"Environmental pollution does not stop at the U.S. borders, and we will use all of our enforcement authorities against those who engage in the illegal international hazardous waste trade," says EPA Administrator Carol Browner.

 Borden claims it is being sued by the EPA because it relied on the state of Louisiana's determination of hazardous waste, and that the EPA "redefined" hazardous waste to include the Borden's mercury waste. "We are being sued because we relied in good faith on the government's definition of hazardous waste in effect at the time we took action," says Borden Vice President and General Manager Wayne Leonard, who vowed to "vigorously defend the action."

 While Greenpeace welcomed the EPA suit, it said that the U.S. government continues to block international agreements prohibiting the international waste trade and that waste exports continue to flow with the U.S. government's complicity. "The United States remains the only major industrialized government not to have agreed to a ban on hazardous waste shipments to the less industrialized world," says Greenpeace activist Kenny Bruno. "Until the United States prohibits hazardous waste exports, it will continue to send a mixed message to U.S. industry."


AmEx's Dirty Money

AMERICAN EXPRESS BANK INTERNATIONAL (AEBI) was fined $7 million and will forfeit over $25 million to settle money-laundering charges brought by U.S. federal officials in Houston, Texas in November 1994.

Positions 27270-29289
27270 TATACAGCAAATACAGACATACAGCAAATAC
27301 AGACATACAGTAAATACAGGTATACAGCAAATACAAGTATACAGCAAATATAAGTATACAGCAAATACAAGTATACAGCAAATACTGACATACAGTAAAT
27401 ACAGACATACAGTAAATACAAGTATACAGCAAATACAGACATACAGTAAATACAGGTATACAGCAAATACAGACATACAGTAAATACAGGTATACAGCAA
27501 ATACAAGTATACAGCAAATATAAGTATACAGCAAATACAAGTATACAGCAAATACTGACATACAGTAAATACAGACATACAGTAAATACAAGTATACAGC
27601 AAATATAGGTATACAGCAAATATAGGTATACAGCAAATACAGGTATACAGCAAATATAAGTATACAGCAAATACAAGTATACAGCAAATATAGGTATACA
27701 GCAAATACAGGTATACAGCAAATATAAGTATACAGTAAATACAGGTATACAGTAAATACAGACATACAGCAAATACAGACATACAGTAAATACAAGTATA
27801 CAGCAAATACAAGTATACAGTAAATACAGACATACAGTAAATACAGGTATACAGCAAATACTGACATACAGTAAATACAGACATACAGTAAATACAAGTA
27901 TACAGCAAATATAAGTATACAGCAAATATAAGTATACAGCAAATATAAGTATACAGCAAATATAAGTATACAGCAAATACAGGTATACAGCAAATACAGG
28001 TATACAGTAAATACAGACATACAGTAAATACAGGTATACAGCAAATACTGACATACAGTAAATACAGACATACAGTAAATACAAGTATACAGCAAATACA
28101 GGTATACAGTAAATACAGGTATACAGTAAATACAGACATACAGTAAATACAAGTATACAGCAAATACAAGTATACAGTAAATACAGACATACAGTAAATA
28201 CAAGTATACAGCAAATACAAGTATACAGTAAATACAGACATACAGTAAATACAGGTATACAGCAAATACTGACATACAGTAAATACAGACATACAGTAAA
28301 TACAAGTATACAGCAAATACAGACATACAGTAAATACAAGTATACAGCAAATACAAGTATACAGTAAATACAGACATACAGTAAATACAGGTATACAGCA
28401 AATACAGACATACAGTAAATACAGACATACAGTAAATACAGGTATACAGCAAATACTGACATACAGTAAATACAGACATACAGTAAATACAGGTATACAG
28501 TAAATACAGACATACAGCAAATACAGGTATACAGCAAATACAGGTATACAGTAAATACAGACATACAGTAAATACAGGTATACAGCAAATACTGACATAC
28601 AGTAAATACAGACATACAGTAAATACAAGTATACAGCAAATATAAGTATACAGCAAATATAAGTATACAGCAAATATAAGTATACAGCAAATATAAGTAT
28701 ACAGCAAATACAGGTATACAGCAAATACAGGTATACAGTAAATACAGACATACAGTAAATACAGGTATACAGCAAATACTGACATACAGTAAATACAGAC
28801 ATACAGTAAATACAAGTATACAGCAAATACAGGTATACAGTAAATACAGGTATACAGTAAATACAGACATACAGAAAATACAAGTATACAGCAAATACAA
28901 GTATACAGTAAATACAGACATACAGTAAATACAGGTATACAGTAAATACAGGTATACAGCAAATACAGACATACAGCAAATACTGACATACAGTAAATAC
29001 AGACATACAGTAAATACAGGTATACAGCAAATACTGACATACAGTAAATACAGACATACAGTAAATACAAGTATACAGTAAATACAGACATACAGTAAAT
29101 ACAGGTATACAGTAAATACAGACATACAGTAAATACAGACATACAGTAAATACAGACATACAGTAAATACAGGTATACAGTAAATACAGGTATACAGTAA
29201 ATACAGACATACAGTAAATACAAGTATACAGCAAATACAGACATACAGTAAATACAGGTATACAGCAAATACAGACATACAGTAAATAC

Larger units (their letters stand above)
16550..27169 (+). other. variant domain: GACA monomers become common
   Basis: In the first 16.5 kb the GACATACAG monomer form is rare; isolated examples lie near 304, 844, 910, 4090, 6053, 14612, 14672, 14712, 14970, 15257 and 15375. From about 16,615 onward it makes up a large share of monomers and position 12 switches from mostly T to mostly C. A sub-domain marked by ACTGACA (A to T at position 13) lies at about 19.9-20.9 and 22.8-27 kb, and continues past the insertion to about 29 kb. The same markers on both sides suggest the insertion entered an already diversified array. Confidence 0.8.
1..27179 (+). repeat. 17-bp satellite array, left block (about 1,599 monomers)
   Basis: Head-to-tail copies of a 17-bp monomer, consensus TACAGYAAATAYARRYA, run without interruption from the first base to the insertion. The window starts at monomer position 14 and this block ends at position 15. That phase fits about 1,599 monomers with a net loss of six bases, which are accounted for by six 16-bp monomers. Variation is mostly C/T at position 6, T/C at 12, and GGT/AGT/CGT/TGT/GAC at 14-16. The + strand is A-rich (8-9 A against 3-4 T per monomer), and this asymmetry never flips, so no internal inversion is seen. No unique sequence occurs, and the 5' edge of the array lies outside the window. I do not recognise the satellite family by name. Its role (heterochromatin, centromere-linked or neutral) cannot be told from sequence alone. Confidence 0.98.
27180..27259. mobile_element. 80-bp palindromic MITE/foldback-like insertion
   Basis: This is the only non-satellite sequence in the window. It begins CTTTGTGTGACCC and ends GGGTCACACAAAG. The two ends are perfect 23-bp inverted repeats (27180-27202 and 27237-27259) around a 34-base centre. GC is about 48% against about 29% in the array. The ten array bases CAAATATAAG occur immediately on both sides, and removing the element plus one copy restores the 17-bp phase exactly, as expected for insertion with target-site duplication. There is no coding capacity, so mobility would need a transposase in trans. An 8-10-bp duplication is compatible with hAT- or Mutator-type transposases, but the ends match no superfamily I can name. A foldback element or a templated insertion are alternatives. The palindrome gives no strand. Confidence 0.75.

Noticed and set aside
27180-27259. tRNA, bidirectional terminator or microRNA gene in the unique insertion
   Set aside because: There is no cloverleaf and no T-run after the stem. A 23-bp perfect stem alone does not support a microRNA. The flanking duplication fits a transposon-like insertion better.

The case against AEBI grew out of criminal charges brought against two bank directors working in Beverly Hills, California, who were convicted of money laundering and bank fraud charges in June 1994 in a Brownsville, Texas federal court. Directors Antonio Giraldi and Maria Lourdes Reategui were found to have participated in laundering approximately $33 million for a Mexican drug organization by moving funds through American Express accounts controlled by holding companies created in the Cayman Islands.

 To obtain the settlement, federal officials agreed to forego a criminal indictment of AEBI. "We decided that the criminal activity was not pervasive through the entire company," says Assistant U.S. Attorney David Novak. "It was limited to one branch office." In addition, Novak says, a criminal money-laundering conviction would have resulted in the "corporate death sentence." "If they were convicted, they would face losing their charter," he says.

 "Under U.S. law, a corporation can be held responsible for acts of its employees," says Steven D. Goldstein, AEBI's chair, president and chief executive officer. "We therefore made the determination that settling this matter was in the best interests of AEBI."

 - Russell Mokhiber